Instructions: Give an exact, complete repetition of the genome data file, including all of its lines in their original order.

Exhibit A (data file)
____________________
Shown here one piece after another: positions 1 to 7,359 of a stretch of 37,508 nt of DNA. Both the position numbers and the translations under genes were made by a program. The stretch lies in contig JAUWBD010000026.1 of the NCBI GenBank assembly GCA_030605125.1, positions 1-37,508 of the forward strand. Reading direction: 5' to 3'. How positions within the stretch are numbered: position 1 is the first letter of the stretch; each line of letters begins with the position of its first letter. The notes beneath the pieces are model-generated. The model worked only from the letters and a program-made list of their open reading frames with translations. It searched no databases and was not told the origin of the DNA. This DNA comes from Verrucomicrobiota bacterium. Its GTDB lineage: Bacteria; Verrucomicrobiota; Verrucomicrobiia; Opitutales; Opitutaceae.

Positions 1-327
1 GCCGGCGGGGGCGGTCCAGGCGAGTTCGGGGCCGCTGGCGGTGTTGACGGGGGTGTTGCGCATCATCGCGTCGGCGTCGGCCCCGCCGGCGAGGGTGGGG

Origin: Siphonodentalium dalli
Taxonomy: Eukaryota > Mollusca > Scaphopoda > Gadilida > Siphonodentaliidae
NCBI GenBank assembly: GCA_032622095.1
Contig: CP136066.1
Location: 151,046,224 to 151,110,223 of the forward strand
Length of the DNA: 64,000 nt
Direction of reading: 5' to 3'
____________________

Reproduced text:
Shown here one piece after another: positions 1 to 7,359 of a stretch of 37,508 nt of DNA. Both the position numbers and the translations under genes were made by a program. The stretch lies in contig JAUWBD010000026.1 of the NCBI GenBank assembly GCA_030605125.1, positions 1-37,508 of the forward strand. Reading direction: 5' to 3'. How positions within the stretch are numbered: position 1 is the first letter of the stretch; each line of letters begins with the position of its first letter. The notes beneath the pieces are model-generated. The model worked only from the letters and a program-made list of their open reading frames with translations. It searched no databases and was not told the origin of the DNA. This DNA comes from Verrucomicrobiota bacterium. Its GTDB lineage: Bacteria; Verrucomicrobiota; Verrucomicrobiia; Opitutales; Opitutaceae.

Positions 1-327
1 GCCGGCGGGGGCGGTCCAGGCGAGTTCGGGGCCGCTGGCGGTGTTGACGGGGGTGTTGCGCATCATCGCGTCGGCGTCGGCCCCGCCGGCGAGGGTGGGG

Origin: Siphonodentalium dalli
Taxonomy: Eukaryota > Mollusca > Scaphopoda > Gadilida > Siphonodentaliidae
NCBI GenBank assembly: GCA_032622095.1
Contig: CP136066.1
Location: 151,046,224 to 151,110,223 of the forward strand
Length of the DNA: 64,000 nt
Direction of reading: 5' to 3'